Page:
- The maximum rise for any ramp run can be no more than 30 inches
- Wheelchair ramps are required to have landings at the top and bottom of ramp runs
Failing to Adhere to the ADA Standards for Accessible Design Leads to Big Legal Trouble
The ADA makes it clear on its website that enforcement—usually resulting in litigation, remedial action, and a monetary settlement—is its top priority. If one were to merely skim the long lists of “enforcement activities” involving Title I (employment), Title II (state and local governments), and Title III (commercial entities), it’s easy to assume that the ADA targets them all equally. In other words, the only way for organizations to avoid having their names published on the ADA.gov Enforcement Activities page is by getting new construction or renovation projects done right the first time.
Smarter Architectural Designs; Smarter Workplaces; Smarter Accessibility
It’s all about being “smart” these days; smartphones, smart cars, smart houses, smart buildings, smart offices, smart grids, smart cities—even floors have to be smart. Not everything has to be an Internet of Things (IoT) device to be smart, nonetheless. Creating smarter architectural designs include sustainability, efficiency, and accessibility. These fundamental aspects of design don’t need a whole lot in terms of technology, just a little bit of.
For this reason, the rigidity of traditional building design and construction has since become outdated. It no longer makes sense for property developers to design and build structures in such a way that each component is installed, operated, and maintained separately. Future upgrades and renovations, too, wind up being done independently. Smart building designs require a far different approach; one involving a unified and consistent design from start to finish—call it a unified smart building / smart office design rooted in adaptive accessibility.
Adaptive Accessibility Starts From the Ground Up
Gridd® Adaptive Cabling Distribution System® is an innovative raised access flooring solution that is easily and quickly modified to meet any changes your organization faces and is ADA compliant. Gridd® raised floors are comprised of the most cutting edge raised flooring components in the industry, and we have the clientele and awards to back it up. Additionally, our Gridd Power® solution fits right in with the Adaptive Cabling Distribution System®, allowing you to painlessly replace obsolete power cabling with an integrated modular power system only available with FreeAxez®.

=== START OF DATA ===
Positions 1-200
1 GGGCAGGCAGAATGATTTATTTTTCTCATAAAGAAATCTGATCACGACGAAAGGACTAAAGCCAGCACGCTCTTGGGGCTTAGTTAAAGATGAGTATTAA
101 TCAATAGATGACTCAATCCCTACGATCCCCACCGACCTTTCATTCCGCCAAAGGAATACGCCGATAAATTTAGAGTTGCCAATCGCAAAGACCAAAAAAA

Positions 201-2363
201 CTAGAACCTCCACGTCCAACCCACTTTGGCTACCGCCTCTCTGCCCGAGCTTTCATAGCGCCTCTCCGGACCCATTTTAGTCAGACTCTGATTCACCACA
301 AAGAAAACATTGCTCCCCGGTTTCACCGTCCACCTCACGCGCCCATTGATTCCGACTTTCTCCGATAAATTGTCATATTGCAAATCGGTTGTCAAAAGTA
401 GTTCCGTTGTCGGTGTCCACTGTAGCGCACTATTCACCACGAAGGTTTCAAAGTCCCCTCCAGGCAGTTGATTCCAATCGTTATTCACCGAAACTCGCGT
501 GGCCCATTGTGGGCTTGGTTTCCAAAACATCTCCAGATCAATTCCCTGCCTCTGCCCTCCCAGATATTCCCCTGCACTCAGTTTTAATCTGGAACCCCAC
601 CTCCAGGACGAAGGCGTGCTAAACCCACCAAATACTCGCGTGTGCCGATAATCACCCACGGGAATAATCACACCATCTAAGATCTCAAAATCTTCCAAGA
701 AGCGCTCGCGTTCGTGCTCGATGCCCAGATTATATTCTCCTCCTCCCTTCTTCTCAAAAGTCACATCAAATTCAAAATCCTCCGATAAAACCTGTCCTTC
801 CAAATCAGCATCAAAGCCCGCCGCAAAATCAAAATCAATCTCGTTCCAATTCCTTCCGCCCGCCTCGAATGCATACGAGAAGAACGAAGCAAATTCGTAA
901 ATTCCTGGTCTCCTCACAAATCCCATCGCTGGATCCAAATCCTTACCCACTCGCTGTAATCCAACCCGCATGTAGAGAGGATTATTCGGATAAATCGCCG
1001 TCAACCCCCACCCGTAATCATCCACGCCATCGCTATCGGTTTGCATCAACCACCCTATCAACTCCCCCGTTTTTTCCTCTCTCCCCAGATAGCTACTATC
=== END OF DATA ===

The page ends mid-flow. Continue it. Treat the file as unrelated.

Why would we end there?
FreeAxez® is one of the few raised access flooring companies in the industry to feature a mobile application for maintenance personnel, electricians, IT teams, and facility managers. That way, you can monitor your facility’s power and data cabling performance right in the palm of your hand, anywhere and at any time.
Gridd® floors can be found installed in numerous applications across a number of industries, including the military. Whether you’re a facility manager, real estate developer, architect, contractor, interior designer, or an engineer, you can count on FreeAxez to simplify a significant portion of your project.
More importantly, Gridd access flooring is only inches above the floor and requires minimal ramping at entranceways for ADA compliance. You can complete your access flooring project while ensuring your floorplan meets ADA specifications.
To learn more about how Gridd® by FreeAxez® can improve the quality and speed of your project while staying on budget, contact us today. One of our knowledgeable industry experts will be more than happy to assist you.